Copley construction raises neighbors’ concerns
By Dave Schwab
Construction activity at the Copley properties on La Jolla’s Country Club Drive has neighbors questioning what’s going on.
The Copley estate has been processing two projects, the ongoing remodel of 7007 Country Club Drive and a lot line adjustment between 7007 Country Club Drive and the adjacent vacant 25-acre parcel over the last 18 months.
Several residents in The Summit, a high-end development near David Copley’s residence on the top of the hill overlooking the canyon and ocean, have raised the red flag over the work. Kent and Barbara Freundt have enlisted the services of land-use consultant Michael Pallamary of Pallamary & Associates, to represent them.
In an e-mail, Pallamary said he’s been trying to ascertain the long-term plans for the various Copley properties, but to no avail.
“In spite of my efforts, he (Copley) and his consultants have not responded to my inquiries … This has been complicated by the fact that Mr. Copley own/controls his property(s) through various forms of ownership and it is a bit of a challenge to figure out under what entity he is advancing his development plans. … It is my opinion, and the obvious perception of my clients and others, that these projects and perhaps others, are all associated with each other like the convenient pieces of a puzzle. Such an action would appear to violate the Municipal Code.”
The construction has also gotten the attention of two other neighbors, Norman Sarkin and David Frerker, both of whom say the changes being wrought are objectionable.
“He’s (Copley’s) developing parking lots and structures and putting up a concrete fence, when they should at least put up a green fence which will mix with the undergrowth of the canyon,” said Sarkin, who expressed fear that the construction is disrupting the natural environment in the area and its plentiful wildlife which he described as “probably the last canyon we’ve got left in La Jolla.”
“I would just like to see the status quo,” added Sarkin. “If he leaves everything alone — I would be happy.”
Frerker said he is concerned about erosion and dirt washing away from the development as well as “the bigger picture.”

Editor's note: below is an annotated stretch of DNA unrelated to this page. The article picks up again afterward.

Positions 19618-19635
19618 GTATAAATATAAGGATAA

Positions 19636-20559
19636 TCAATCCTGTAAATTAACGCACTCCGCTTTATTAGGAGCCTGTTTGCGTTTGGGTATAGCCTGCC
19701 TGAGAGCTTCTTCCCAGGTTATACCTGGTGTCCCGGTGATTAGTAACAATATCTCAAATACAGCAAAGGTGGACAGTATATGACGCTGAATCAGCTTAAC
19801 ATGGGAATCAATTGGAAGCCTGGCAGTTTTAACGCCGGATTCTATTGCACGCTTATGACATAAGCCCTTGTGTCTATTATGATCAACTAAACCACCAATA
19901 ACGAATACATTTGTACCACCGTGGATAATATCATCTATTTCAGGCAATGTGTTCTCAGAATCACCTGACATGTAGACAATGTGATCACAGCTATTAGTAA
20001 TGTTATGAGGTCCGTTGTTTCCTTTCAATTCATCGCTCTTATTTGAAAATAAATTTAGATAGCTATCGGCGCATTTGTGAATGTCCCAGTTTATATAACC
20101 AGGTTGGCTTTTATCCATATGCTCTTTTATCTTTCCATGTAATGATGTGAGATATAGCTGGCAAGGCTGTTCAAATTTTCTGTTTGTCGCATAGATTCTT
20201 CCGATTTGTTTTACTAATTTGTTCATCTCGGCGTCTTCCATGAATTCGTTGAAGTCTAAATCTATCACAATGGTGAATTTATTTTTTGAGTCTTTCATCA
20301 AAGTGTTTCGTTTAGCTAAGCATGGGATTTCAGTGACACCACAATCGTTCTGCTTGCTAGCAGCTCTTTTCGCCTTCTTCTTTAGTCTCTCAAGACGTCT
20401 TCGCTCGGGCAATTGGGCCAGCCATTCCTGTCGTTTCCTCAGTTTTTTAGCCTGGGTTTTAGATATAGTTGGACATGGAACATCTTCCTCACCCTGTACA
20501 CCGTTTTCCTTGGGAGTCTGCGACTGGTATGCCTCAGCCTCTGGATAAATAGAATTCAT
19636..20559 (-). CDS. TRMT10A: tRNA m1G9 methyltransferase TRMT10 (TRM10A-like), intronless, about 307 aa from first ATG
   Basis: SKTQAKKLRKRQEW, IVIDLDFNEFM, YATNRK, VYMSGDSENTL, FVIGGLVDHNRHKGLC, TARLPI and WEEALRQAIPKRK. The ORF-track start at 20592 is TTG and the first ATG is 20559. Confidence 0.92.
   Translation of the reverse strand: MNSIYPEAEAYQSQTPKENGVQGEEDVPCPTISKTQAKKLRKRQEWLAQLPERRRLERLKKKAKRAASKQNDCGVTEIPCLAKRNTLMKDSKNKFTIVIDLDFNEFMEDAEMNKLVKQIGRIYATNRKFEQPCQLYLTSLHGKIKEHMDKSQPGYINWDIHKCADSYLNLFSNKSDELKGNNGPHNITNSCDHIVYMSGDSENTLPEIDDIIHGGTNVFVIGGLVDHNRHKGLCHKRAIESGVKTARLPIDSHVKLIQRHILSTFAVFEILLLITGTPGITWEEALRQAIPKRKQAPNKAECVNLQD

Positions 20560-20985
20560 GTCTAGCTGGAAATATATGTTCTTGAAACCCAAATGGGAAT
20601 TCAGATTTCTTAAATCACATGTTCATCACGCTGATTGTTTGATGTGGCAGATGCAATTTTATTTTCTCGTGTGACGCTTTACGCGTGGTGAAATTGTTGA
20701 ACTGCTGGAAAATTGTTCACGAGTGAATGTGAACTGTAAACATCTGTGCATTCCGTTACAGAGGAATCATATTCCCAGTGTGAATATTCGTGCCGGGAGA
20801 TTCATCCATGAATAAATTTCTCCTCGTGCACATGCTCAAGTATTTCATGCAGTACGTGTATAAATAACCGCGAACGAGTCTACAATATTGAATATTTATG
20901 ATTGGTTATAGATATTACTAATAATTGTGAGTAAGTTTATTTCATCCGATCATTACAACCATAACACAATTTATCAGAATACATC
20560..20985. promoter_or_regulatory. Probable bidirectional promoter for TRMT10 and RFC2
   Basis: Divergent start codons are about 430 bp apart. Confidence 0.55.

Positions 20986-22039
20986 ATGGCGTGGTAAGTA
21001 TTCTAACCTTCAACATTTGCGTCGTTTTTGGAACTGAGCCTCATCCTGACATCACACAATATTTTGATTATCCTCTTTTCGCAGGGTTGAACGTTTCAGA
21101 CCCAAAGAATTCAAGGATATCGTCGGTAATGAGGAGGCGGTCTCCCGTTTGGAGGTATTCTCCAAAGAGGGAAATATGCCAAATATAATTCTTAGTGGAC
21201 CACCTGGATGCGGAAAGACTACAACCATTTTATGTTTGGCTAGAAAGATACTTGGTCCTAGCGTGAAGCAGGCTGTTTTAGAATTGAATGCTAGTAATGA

“Realtors have told me Copley’s mom had said this (undeveloped land) was going be donated at her death to be open space forever. And, lo and behold, that obviously didn’t happen.”
Frerker thinks Copley should come forward and make his intentions known to the community.
“There should be a full hearing at La Jolla Town Council where people are invited to hear what’s going on with the long- and short-term plans and be involved in the discussion,” he said.
Joe LaCava, president of La Jolla Community Planning Association which makes land-use recommendations to the city, said the city is aware of complaints about Copley construction activity and is investigating.
“The Copleys have filed an application to make some changes to the property, like expanding the garage, and that public notice went out,” LaCava said. “People have observed some grading and landscaping activities that seem to be a little bit beyond what might be appropriate for that particular home. The city is taking complaints very seriously and they went and inspected the property and found that construction activity at the house is starting to spill over into the adjacent undeveloped lot.”
LaCava said Copley has been informed by the city that the grading activity may be illegal.
“The city is evaluating that grading and thinking about what might be appropriate mitigation measures, and we will wait for them to decide what they want (Copleys) to do,” he said.
The Copleys could not be reached for comment.
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